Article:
A second temperature sensor 78 is similarly mounted in the blower assembly 60 intermediate the blower 64 and the blower outlet 70. Electrical leads 84, 86 from each sensor 76, 78, respectively, are connected to the controller 66. The controller 66 comprises a well-known control device, such as a microprocessor, digital memory for storing data from the temperature sensors 76, 78, and interfaces for suitable communication devices, such as displays, alarms, keypads, and the like.

The temperature sensors 76, 78 are utilized to determine air flow through the clothes dryer 10. The output from the temperature sensor 76 is utilized to determine air flow upstream of the drying chamber 40 in order to evaluate whether a blockage exists somewhere in the air flow path, such as the lint trap or exhaust hose. The output from the temperature sensor 78 in conjunction with blower motor data is utilized to determine air flow downstream of the drying chamber 40, and with the information provided from the upstream temperature sensor 76 is utilized to determine air leakage into the dryer 10, such as through seals or around the access door 16.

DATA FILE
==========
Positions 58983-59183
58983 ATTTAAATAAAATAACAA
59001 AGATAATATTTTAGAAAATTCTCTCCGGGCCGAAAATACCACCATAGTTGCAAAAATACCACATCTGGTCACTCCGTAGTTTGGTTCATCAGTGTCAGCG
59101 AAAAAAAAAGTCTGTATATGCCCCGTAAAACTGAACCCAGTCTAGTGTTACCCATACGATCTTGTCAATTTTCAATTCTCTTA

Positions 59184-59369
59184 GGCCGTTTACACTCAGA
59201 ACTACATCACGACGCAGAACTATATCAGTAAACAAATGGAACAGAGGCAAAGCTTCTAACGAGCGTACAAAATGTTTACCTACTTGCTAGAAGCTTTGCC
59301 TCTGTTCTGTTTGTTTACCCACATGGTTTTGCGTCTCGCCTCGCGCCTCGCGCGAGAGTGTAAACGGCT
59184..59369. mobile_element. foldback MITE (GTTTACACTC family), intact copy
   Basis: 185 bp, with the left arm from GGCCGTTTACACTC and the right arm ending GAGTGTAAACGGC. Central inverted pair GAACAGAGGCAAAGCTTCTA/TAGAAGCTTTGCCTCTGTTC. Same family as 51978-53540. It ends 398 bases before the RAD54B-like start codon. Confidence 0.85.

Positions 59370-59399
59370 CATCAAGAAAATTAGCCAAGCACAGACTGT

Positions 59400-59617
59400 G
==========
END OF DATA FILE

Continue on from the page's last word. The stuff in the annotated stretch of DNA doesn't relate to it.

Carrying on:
The airflow estimated from the temperature sensor output represents a volumetric flow rate in scfm units at the entrance to the heater assembly 74. To determine the air flow upstream of the drying chamber 40, prior to the initiation of a drying cycle, the heating element 80 is operated at maximum output, and a series of measurements of the output from the temperature sensor 76 is taken. In the embodiment described herein, measurements from the temperature sensor 76 are taken at one second intervals for a period of 30 seconds, and utilized in an algorithm to calculate the air flow upstream of the drying chamber 40. With a typical thermistor, the output from the thermistor will be an analog voltage which varies inversely with temperature. In the embodiment described herein, the processing of the output is completed in a computer-based controller. The analog output signal from the thermistor is converted in the controller to digital data, which is stored in a conventional memory.